This post is about books that are "on my plate" so to speak. These ones are next on the list, because these are books that I actually requested and/or won from publishers/blogs.
They are, from left to right:
Sword of Fire and Sea, by Erin Hoffman (published by Pyr)
Kings of Eternity (published by Solaris)
The Black Chalice by Steven Saville (published by Abaddon)
Agatha H and the Airship City by Phil & Kaja Foglio (published by Night Shade Books)
Never Knew Another by J.M. McDermott (published by Night Shade Books)
The Desert of Souls by Howard Andrew Jones (published by St. Martin's Press)
The Falling Machine by Andrew P. Mayer (published by Pyr)
These, as well as the ones I won from the Best SFF Novels of the Decade Readers Poll, are all fair game for reviews. So that's what's on my plate, my metaphysical platter of reading materials.
Also I already have started Sword of Fire and Sea. Erin Hoffman knows lots of big words.
Thursday, July 14, 2011
The Wise Man's Fear by Patrick Rothfuss is the sequel to The Name of the Wind. I feel like it might be kind of hard to review because it's a sequel… and so you've either read the first in the series, or you haven't. And if you've read The Name of the Wind and you liked it, chances are, you've already read The Wise Man's Fear. So I am going to try to avoid preaching to the choir in this review.
I really took my time with this book. I read it over like four months. It just didn't grab me the way the Name of the Wind did, where I just couldn't put it down. And from my perspective, for that reason, The Wise Man's Fear wasn't as much of a page turner as The Name of the Wind.
Why? I think it's partially because there are so many side-stories. I didn't get a sense of reading through Kvothe's daily life. It was almost like reading about him going on vacation. Fortunately, I do feel like the author knew what he was doing because it resolves quite nicely.
Pat is remarkably transparent about his writing process. He wrote the whole story through first, and then came the process of revising, editing, and shaping it into books. I really want the whole story because that's how it was conceived. The endings of both books are anticlimactic. Of course, this is fine because there is more to come, the third book in the trilogy tentatively titled The Doors of Stone.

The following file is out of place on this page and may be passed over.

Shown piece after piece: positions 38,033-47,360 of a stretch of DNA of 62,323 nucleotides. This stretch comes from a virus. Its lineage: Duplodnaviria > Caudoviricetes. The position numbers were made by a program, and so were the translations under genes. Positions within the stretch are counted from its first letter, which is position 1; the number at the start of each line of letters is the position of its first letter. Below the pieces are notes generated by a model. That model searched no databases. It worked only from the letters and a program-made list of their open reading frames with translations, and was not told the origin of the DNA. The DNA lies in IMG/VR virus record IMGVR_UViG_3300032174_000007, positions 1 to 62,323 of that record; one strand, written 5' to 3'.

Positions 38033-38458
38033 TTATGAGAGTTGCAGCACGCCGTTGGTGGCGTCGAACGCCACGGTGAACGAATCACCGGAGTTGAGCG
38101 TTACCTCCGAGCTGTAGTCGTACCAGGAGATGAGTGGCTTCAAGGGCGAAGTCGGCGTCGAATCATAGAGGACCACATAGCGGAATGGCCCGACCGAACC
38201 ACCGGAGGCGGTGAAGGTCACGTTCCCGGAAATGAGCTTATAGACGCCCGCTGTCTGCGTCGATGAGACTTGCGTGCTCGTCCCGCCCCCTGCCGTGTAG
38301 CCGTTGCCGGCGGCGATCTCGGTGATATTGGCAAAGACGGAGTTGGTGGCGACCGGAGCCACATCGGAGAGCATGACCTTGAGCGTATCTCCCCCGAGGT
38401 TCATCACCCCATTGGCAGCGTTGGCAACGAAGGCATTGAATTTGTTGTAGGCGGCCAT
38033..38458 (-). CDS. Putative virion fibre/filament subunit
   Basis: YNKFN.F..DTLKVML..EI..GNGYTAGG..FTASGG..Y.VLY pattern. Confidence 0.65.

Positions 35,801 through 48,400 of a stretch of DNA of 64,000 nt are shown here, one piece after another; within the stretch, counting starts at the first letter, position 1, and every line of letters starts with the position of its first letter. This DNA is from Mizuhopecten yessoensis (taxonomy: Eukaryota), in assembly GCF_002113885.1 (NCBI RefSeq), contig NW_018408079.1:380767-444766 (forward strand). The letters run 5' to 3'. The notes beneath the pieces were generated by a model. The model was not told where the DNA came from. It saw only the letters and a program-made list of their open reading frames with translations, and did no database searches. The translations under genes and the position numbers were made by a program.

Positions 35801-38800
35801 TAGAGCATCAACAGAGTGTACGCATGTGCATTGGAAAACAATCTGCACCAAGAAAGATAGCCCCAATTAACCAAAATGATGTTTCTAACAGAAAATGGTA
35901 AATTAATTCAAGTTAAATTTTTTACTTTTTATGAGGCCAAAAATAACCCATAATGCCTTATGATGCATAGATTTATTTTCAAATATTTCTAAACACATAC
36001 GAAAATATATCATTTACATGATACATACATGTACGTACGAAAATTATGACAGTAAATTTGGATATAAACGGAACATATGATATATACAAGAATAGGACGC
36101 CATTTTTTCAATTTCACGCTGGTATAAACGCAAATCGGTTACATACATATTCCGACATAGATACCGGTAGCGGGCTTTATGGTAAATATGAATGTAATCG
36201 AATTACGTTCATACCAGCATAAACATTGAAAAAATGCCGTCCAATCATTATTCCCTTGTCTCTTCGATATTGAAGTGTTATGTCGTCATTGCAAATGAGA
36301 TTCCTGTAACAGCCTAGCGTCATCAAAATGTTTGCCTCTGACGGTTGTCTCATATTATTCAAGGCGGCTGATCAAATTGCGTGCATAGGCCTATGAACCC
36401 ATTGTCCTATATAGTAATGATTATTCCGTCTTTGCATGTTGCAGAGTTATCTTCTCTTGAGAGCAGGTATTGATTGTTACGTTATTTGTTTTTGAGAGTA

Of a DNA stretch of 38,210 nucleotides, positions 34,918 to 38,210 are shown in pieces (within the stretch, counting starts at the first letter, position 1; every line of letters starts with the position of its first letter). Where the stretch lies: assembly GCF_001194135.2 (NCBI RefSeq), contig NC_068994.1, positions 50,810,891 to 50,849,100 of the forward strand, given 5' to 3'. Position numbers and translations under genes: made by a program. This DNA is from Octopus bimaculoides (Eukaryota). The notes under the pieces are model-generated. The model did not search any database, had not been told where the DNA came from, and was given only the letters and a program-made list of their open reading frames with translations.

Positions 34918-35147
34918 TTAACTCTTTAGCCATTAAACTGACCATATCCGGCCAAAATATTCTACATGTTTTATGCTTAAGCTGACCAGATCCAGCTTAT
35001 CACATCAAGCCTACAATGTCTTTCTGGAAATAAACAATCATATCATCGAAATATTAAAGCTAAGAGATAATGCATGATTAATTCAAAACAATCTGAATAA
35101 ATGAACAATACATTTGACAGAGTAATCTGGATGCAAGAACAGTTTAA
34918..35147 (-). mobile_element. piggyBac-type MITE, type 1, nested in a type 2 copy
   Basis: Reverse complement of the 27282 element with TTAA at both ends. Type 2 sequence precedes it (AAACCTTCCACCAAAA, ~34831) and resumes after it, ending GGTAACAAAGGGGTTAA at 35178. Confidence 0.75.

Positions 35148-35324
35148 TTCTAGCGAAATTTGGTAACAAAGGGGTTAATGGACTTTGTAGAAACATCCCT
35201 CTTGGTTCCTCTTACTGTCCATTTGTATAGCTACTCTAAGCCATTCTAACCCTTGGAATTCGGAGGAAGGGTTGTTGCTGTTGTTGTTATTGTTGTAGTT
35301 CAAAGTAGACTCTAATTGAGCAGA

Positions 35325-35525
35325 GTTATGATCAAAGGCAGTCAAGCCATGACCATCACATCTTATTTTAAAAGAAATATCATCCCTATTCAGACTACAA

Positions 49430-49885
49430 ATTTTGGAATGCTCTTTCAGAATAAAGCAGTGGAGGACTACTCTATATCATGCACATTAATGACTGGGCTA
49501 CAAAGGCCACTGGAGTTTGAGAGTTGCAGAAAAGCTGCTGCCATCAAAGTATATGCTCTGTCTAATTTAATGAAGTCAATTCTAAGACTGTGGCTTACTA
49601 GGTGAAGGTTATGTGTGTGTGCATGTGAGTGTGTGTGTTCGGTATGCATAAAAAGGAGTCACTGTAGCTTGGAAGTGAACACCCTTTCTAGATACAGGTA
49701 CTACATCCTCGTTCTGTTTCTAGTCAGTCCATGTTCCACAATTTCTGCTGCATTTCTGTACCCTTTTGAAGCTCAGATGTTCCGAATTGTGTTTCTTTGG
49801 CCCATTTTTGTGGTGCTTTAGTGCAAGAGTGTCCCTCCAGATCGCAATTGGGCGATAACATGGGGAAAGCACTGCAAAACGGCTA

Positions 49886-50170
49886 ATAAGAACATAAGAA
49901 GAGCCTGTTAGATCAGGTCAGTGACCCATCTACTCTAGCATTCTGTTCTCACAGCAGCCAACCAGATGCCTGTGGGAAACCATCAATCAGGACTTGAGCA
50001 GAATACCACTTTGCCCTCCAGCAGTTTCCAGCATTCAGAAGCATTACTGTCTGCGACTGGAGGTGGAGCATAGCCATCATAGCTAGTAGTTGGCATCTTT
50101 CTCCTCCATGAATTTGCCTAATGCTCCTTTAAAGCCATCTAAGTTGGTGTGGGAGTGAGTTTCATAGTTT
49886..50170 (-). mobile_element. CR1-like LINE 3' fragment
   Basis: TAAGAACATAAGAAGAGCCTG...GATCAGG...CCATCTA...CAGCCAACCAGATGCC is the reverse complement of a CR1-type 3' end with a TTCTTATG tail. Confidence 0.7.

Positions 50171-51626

Despite longish pacing compared to The Name of the Wind, The Wise Man's Fear is a very entertaining book that definitely has its moments of transcendence. There are times when I really, really felt that Pat was being subversive about the fantasy genre, which is part of what he wants to do. When I caught onto it, I was like, yeah that's funny. And of course, there is a lot of excellently clever language, and I noticed the writing was often poetic as well.
Personally, my favorite part of the book is when Kvothe is in school. That seems to be the most interesting and important to the main story, while he does become a legend from his other exploits. I can't wait to read book 3 because I really hope it pans out into the story that lives up to the legend he is supposed to be. In other words, I hope Pat doesn't take the idea of subverting the fantasy genre too seriously. Patrick Rothfuss is a remarkable writer, and I know anything he does will be well worth reading. I can't wait to see how he continues telling this story.
Sunday, July 10, 2011
Well, I have really been enjoying the heck out of this game. The world, though, is sometimes like hell. It's very scary, and it's very dangerous. I have a feeling I am going to be playing this for a while longer until I've experienced the entire game. Highly recommended.
Try out the Temple Knight class for Heavy Armor. Although you'll want to switch to a different weapon than the Halberd, such as a Long Sword. Whatever class you pick, if it's melee, I would train a bunch of Endurance.
So yeah, the game is very tough. The first level is tough. If you can get through it, and at least the first level of each other world though, you should be able to beat the entire game if you stick with it, and have patience. It's a lot of fun. Some frustration, yes, but very rewarding. Ultimately though, I would say the difficulty is a bit too high. I think this about other games too though, so maybe it is just me.
There is a New Game Plus (NG+) function, which allows you to play the game again. The catch is that the difficulty is increased by as much as 40%. Yikes! The new game plus was indeed...frighteningly difficult. My character in Demon's Souls needs to have a more focused build.
I started a new game with the Hunter class and I've been enjoying that as well as the online multiplayer experience. It's fun to join someone else's world and fight a boss together in order to resurrect yourself.
There's also a sequel called Dark Souls coming out in October, on both Playstation 3, and Xbox 360. I will get it for my PS3. In fact I already have it preordered.
I hope that they reprint the Demon's Souls Deluxe Edition w/ Artbook & Soundtrack CD, which comes with a strategy guide. They can be found on ebay and Amazon, but they are overpriced. Oh well.
All in all Demon's Souls Greatest Hits is an amazing single player experience rpg with an online mode as well. It may ocassionally be frustrating, but the experience is worth it. It has changed the way I think about action rpgs.